Favourites of 2010: Books

December 31, 2010

The end of the year is finally here, or nearly so. I think I just have time to squeeze in this last entry in the “Favourites of 2010” posts.

Only one of the books I read this year was actually first published this year, so I am allowing myself to draw on any book I happened to read in 2010.

Planet Narnia – Michael Ward
I don’t often read, much less enjoy, books of literary criticism, but for sheer pleasure nothing I read this year matched Michael Ward’s fascinating study of The Chronicles of Narnia. It is rare to read something that illuminates a well-beloved literary work the way Ward has illuminated Narnia with his theory about how the Chronicles are constructed on the plan of the medieval cosmos. It sounds right to me. A splendid Lewisian feast. [Book Note]

The Histories – Herodotus
Time was long past due for me to acquaint myself with this foundation stone of the Western house of intellect. It was a long trawl, but richly rewarding on many fronts. The stories which Herodotus so lavishly supplies were frequently delightful, and I have half a mind to make a children’s book from the best of them. When the narrative finally settled down to recount the Persian Wars, it was absorbing reading.

A Soldier of the Great War – Mark Helprin
It would be hard to imagine a more humane war novel than this long, leisurely account of one man’s experience of the First World War. Helprin reminds us that war is more than a clash of bodies; each body houses a mind, heart, and soul, and the inner life carries on beneath the fray. The book evinces a great faith in the strength of goodness. Ultimately it is the story of a man who lives obedient to love and beauty, and it is quite beautiful itself. [Book Note]

Surprised by Beauty – Robert Reilly
An alternative history of twentieth-century classical music that brings attention to a host of relatively little known composers, each of whom rejected to some degree the radicalism that dominates the standard histories. Reilly writes with knowledge and affection about these composers, who have toiled, often in deep obscurity, to carry on the tradition of writing music that is beautiful and attractive to audiences. A treasure trove. [Book Note]

7 Responses to “Favourites of 2010: Books”

  1. Janet Cupo Says:

    It’s been a long time since I read the Histories, and I only read about half of the book, but I loved it.

    You need to go see True Grit so somebody will talk about it with me.


  2. cburrell Says:

    Which half? The first half has most of the stories — not all of which are suitable for children, if you remember — and the second half focuses on the Greco-Persian Wars. I liked the whole thing.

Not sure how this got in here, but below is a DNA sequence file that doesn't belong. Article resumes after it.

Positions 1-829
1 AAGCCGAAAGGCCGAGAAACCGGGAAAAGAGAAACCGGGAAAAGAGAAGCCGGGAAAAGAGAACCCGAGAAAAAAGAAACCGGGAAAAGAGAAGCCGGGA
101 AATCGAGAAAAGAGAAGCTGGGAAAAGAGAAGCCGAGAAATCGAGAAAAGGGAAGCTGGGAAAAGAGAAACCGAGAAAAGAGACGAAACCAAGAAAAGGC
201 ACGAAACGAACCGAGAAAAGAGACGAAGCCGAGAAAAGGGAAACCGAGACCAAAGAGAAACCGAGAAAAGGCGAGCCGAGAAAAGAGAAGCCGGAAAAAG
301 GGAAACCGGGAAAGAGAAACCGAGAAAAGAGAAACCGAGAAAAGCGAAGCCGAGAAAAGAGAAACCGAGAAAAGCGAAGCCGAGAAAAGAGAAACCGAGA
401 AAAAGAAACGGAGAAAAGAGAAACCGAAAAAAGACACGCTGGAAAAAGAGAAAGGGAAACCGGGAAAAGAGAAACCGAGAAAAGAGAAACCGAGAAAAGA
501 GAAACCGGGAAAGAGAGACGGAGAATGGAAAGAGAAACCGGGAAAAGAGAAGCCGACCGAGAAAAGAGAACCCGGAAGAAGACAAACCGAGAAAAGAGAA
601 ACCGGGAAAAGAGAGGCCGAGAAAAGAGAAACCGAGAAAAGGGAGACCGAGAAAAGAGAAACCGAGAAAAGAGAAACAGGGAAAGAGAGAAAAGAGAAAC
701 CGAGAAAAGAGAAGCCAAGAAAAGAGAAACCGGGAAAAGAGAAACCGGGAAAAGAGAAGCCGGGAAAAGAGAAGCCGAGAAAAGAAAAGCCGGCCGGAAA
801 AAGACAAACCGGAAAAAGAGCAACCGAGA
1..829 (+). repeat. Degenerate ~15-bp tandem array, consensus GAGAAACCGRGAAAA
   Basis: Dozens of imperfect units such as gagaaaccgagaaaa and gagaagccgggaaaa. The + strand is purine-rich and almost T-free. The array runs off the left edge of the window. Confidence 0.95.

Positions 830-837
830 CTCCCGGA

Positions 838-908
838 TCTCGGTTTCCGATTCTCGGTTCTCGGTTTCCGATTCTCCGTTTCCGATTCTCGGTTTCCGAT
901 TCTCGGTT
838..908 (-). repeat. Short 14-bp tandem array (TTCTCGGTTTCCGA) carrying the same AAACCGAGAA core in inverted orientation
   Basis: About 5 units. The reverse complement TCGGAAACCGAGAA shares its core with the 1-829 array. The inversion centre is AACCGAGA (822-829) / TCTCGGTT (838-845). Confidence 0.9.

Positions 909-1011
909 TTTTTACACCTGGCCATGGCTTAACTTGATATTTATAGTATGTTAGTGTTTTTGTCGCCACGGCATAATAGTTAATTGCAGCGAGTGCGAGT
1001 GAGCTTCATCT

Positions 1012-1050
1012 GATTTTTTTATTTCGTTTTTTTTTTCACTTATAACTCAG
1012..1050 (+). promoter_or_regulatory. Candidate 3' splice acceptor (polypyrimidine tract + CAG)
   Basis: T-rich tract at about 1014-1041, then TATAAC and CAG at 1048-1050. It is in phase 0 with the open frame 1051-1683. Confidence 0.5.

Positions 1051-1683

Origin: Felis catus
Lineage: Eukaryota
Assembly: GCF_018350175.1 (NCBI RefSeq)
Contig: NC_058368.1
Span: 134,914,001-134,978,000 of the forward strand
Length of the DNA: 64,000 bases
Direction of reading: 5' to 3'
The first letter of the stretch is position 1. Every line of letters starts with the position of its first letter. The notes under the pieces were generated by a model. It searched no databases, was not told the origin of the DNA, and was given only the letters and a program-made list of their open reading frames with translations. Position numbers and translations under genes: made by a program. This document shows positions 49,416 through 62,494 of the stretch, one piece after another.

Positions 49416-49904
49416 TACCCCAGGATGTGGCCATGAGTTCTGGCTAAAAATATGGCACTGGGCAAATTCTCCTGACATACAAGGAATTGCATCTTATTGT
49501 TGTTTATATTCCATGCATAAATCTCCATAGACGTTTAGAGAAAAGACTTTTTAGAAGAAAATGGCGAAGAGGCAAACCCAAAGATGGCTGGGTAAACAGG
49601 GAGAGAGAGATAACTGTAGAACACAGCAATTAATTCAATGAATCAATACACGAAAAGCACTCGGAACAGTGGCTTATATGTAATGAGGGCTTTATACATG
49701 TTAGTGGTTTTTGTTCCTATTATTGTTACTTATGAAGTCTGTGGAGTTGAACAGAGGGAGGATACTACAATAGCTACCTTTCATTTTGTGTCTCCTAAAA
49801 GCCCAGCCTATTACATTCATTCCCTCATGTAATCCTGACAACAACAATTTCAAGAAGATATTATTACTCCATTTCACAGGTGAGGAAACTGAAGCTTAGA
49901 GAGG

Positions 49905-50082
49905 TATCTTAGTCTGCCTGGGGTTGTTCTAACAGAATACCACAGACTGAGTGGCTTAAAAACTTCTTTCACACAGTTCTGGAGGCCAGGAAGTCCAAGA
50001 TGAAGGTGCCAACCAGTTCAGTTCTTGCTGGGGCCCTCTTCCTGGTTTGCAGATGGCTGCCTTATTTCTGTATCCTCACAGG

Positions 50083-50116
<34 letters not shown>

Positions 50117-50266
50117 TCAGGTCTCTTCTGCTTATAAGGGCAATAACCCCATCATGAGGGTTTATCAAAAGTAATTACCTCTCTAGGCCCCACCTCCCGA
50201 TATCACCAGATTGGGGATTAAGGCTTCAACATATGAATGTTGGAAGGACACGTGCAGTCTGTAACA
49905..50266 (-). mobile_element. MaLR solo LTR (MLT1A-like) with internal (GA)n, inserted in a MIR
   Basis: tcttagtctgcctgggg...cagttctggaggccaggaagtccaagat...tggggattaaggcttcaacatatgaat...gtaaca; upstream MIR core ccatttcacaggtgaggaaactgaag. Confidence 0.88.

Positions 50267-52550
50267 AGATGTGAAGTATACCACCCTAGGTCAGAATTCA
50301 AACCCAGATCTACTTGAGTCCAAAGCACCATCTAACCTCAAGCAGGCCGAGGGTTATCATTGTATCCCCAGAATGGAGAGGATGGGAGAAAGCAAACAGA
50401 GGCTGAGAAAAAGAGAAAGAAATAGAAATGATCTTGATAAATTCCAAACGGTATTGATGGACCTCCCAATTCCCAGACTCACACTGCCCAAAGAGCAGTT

My wife and I wanted to go see True Grit during the holidays, but we didn’t manage it. Now our next chance to go to the movies is in May.

  3. Mac Says:

    With you and Rob G and others praising Helprin so lavishly, I really ought to give him another try. I started The Winter’s Tale (I think that’s the title) once, some years ago, but was just too busy and distracted to keep it up.

    I’ve read Reilly’s stuff in Crisis over the years and accumulated a lot of recommendations that I never had the opportunity to follow up on.

    What’s going to stop you from seeing a movie between now and May?

  4. cburrell Says:

    The Winter’s Tale is the book of his that I am hoping to read next. I keep looking for a second hand copy, and I keep not finding one.

    We find that it’s rather hard to find time to go out on the town. My wife has two big exams, in April and May, and until then she’s pretty much got her nose to the grindstone. She does take a night off every few weeks, but she’d usually rather go to the gym, for a walk, etc. Movie houses are not high on the list.

  5. Janet Cupo Says:

    I read bits here and there according to a syllabus that I was using with my son. He’s thirty now, so it was a long time ago. It was probably all in the first part. I remember his saying, “Mom, I can’t believe you are reading me this stuff.” But I don’t think I read anything really awful.


  6. cburrell Says:

    Here’s one that should probably be left out of the children’s edition:

    [2.111] On the death of Sesostris, his son Pheron, the priests said, mounted the throne. He undertook no warlike expeditions; being struck with blindness, owing to the following circumstance. The river had swollen to the unusual height of eighteen cubits, and had overflowed all the fields, when, a sudden wind arising, the water rose in great waves. Then the king, in a spirit of impious violence, seized his spear, and hurled it into the strong eddies of the stream. Instantly he was smitten with disease of the eyes, from which after a little while he became blind, continuing without the power of vision for ten years. At last, in the eleventh year, an oracular announcement reached him from the city of Buto, to the effect, that “the time of his punishment had run out, and he should recover his sight by washing his eyes with urine. He must find a woman who had been faithful to her husband, and had never preferred to him another man.” The king, therefore, first of all made trial of his wife, but to no purpose he continued as blind as before. So he made the experiment with other women, until at length he succeeded, and in this way recovered his sight. Hereupon he assembled all the women, except the last, and bringing them to the city which now bears the name of Erythrabolus (Red-soil), he there burnt them all, together with the place itself.

  7. Janet Cupo Says:

    I love a good story.


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